Rather than the more common virtual reality platforms, HoloLens is an augmented reality system which locks floating images within the user's vision - dubbed, inaccurately, "holograms" by Microsoft - and allows full 3D interaction, albeit in an extremely narrow field of vision. This AI coprocessor will form part of the next custom multiprocessor that powers HoloLens called the Holographic Processing Unit (HPU). The AI coprocessor will analyze visual, auditory, and other sensor data locally on the device instead of relying on sending the information to a cloud-based server for review.
The second version of Microsoft's HoloLens, the firm's "mixed-reality" headset, will feature an on-board AI coprocessor designed by Microsoft itself, Microsoft's AI lead Harry Shum announced in a keynote address at CVPR 2017 on Sunday. But today Microsoft has given us some details of the HPU of their upcoming version of the headset Hololens 2.0.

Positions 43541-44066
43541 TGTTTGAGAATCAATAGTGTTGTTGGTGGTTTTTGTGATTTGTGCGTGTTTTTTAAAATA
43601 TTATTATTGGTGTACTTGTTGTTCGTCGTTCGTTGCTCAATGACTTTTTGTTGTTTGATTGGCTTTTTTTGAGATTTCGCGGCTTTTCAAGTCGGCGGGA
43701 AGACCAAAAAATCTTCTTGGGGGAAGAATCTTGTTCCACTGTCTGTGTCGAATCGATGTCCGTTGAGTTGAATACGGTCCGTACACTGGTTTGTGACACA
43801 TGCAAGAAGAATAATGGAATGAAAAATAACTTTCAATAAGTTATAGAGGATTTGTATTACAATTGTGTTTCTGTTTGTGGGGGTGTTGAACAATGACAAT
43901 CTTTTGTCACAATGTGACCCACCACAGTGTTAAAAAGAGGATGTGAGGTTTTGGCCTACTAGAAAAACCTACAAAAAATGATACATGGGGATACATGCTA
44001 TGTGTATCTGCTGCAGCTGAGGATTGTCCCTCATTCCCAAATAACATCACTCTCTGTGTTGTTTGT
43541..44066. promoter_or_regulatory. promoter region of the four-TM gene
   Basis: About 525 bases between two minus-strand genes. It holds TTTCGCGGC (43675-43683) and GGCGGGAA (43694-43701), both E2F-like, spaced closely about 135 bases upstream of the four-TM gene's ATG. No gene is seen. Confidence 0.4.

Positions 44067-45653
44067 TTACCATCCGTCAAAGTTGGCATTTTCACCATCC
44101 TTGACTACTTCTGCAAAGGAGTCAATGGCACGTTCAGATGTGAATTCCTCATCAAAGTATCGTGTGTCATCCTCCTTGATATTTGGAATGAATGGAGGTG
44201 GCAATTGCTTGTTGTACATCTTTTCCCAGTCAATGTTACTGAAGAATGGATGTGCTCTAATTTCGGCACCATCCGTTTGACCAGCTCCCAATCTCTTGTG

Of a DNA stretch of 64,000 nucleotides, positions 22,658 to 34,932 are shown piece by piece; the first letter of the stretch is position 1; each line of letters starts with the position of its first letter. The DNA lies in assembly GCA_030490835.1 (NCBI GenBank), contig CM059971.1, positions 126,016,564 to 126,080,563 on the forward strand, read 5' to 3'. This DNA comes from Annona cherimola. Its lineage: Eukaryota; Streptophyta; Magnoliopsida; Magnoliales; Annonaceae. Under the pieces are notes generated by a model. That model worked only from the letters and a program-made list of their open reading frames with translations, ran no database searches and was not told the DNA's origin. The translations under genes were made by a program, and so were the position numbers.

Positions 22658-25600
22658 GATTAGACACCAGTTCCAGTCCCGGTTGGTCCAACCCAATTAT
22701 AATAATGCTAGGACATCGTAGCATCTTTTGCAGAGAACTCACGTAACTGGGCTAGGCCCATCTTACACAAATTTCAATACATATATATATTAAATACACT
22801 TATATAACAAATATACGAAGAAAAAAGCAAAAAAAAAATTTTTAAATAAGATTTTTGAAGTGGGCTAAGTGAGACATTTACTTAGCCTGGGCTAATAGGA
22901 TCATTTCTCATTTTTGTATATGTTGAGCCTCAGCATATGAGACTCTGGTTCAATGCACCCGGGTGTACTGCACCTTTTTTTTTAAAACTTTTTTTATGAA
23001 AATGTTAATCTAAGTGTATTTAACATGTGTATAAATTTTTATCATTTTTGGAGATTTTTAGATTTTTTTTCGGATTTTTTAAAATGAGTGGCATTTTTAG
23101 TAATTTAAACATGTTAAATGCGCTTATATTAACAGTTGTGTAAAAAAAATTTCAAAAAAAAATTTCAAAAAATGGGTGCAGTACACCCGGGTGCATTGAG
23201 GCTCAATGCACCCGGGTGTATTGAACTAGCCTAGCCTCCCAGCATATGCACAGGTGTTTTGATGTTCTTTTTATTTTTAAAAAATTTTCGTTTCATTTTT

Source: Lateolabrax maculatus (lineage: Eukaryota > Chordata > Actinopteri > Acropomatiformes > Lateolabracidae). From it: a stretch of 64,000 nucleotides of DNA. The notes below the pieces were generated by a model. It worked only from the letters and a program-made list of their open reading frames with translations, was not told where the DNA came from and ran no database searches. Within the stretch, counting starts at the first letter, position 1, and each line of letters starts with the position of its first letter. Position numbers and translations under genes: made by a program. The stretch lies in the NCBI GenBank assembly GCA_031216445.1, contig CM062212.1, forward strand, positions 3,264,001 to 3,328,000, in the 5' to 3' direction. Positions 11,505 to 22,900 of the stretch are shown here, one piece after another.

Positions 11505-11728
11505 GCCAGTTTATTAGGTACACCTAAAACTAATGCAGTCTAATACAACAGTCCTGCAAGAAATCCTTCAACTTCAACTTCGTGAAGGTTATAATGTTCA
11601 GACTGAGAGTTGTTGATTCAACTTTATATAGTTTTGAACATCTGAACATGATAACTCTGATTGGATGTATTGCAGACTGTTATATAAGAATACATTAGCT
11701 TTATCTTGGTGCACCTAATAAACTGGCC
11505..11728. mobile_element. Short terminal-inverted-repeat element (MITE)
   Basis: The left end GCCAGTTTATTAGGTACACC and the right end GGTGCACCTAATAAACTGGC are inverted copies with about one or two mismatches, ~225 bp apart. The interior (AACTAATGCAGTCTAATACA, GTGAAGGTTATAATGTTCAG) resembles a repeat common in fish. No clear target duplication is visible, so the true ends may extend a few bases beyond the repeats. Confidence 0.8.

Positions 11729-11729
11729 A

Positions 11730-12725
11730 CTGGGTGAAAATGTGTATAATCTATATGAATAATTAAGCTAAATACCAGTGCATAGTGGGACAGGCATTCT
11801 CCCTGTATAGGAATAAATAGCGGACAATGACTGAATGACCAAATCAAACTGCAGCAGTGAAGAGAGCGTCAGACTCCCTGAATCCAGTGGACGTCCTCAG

Marc Pollefeys, director of Science at Microsoft, explains the reasons for this: "Although we have seen large improvements in the accuracy of recognition as a result of Deep Neural Networks (DNNs), deep learning approaches have two well-known challenges: they require large amounts of labelled data for training, and they require a type of compute that is not amenable to current general objective processor/memory architectures".
That requires Deep Neural Networks, which right now work best in the cloud running on custom processor/memory architectures.
Microsoft isn't the only one creating its own chips.
Pollefeys then states that he works "on HoloLens, and in HoloLens, we're in the business of making untethered mixed reality devices". 'The AI coprocessor is created to work in the next version of HoloLens, running continuously, off the HoloLens battery.
The second version of the HPU, now under development, will incorporate an AI coprocessor to natively and flexibly implement DNNs. This new AI chip will support a wide variety of layer types and HoloLens team can customise it to their needs.
Microsoft has many times reiterated that they consider Mixed reality and artificial intelligence as the future of computing.